City teachers offered buyouts
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The Pittsburgh Public Schools board approved Tuesday night a buyout offer for teachers, but triple-digit layoffs are still likely to occur effective next school year.
An analysis by the independent consulting firm Educators Preferred Corp. in Missouri estimated that about 25 of 1,200 eligible teachers will likely take the buyout, said Jody Spolar, chief human resources officer for Pittsburgh Public Schools.
That puts just a small dent in the estimated 398 positions the district must cut under its 2012 budget.
The buyouts come at a time when the district is trying to reduce a growing operating deficit by reducing staff, closing some schools and adjusting some feeder patterns.
Both Ms. Spolar and a representative for the teachers union said they feel any measure that can cut the number of forced furloughs is better than none.
"If we can get 10, 20 or 30 people who ... were willing to go, that saves a furlough," Ms. Spolar said.
Nina Esposito-Visgitis, president of the Pittsburgh Federation of Teachers, said, "We wish it was a richer plan to make it more attractive, but we're happy to have a plan that would be helpful to some people who would like to try other things."
Under the plan, full-time teachers who make at least $80,000 a year as of June 30, 2012, and who are not eligible for retirement could receive $55,000 over an eight-year period and some severance pay. They would not be eligible for continued health coverage but could qualify for COBRA health benefits through the government.
Both Ms. Spolar and Ms. Esposito-Visgitis said the lack of health care benefits will make the plan appealing to only a small group of teachers, such as those who might be able to get health insurance through a spouse.
The exact timeline for the buyouts has not yet been scheduled. The district plans to send information about the buyouts to all eligible teachers sometime next month. Shortly after, they will be able to declare their intentions to take a buy-out.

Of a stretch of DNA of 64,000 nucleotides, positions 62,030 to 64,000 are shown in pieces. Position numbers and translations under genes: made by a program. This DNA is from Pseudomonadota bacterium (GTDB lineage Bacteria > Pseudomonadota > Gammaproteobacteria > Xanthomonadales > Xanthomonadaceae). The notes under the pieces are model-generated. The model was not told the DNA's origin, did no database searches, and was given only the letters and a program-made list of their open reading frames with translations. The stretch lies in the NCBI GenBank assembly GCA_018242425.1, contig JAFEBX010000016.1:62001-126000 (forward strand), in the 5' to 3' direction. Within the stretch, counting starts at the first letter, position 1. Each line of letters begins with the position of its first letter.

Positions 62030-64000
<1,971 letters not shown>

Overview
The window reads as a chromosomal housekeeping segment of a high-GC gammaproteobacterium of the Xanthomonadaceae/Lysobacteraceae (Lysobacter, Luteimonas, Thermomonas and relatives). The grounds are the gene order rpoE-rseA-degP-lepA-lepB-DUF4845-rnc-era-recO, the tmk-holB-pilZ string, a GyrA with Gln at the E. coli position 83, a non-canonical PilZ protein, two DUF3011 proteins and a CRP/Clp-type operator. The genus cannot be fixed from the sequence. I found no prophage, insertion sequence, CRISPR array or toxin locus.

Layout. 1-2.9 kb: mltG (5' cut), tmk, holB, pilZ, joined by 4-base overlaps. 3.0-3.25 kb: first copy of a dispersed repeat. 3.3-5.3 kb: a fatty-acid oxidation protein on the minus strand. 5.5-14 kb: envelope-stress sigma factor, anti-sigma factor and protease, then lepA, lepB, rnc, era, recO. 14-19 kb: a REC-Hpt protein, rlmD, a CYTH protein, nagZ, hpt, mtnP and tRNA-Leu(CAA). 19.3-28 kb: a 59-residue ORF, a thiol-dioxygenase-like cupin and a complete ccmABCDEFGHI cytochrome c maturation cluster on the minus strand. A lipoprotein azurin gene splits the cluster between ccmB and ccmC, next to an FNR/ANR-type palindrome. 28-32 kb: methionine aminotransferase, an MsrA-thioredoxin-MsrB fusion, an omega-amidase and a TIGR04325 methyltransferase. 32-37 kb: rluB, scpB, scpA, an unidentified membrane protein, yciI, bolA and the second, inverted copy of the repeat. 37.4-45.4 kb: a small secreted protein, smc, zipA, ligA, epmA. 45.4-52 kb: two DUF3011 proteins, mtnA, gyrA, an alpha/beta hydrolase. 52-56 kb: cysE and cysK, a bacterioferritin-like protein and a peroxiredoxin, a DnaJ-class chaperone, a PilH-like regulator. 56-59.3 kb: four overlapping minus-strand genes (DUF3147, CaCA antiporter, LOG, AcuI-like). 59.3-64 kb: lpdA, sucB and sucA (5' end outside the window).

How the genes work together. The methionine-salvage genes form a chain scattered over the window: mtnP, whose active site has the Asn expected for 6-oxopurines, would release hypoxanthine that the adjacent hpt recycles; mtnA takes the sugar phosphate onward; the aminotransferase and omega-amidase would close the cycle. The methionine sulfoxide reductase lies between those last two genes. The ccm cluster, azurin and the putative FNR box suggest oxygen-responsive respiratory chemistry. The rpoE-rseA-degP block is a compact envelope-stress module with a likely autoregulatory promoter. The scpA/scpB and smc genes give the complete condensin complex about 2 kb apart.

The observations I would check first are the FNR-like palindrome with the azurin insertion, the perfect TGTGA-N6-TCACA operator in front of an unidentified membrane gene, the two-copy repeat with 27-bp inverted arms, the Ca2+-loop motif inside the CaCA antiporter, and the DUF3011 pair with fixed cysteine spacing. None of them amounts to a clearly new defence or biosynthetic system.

By mid-March, the district hopes to know how many teachers plan to take buyouts and how many plan to retire, allowing administrators to determine how many people will be furloughed, Ms. Spolar said. If the numbers stay consistent with those of other years, an estimated 100 teachers will retire, she said. That, paired with the estimated 25 teachers taking buyouts, would leave 273 positions to be eliminated.
"We're very concerned about the number of furloughs," Ms. Esposito-Visgitis said. "It's something that keeps me up at night."
Board members raised similar concerns at their meeting Tuesday night. New member Regina Holley said, "I don't want to lose the senior leaders in our district. That to me seems like the group that you really want to keep."
Board member Thomas Sumpter said he worried that the teachers who qualified for buyouts were "somewhat seasoned individuals" whose experience benefits the district.
Mr. Sumpter and Ms. Holley voted against the buyout measure Tuesday night. Board members Mark Brentley and Floyd McCrea abstained.
First Published December 21, 2011 12:00 am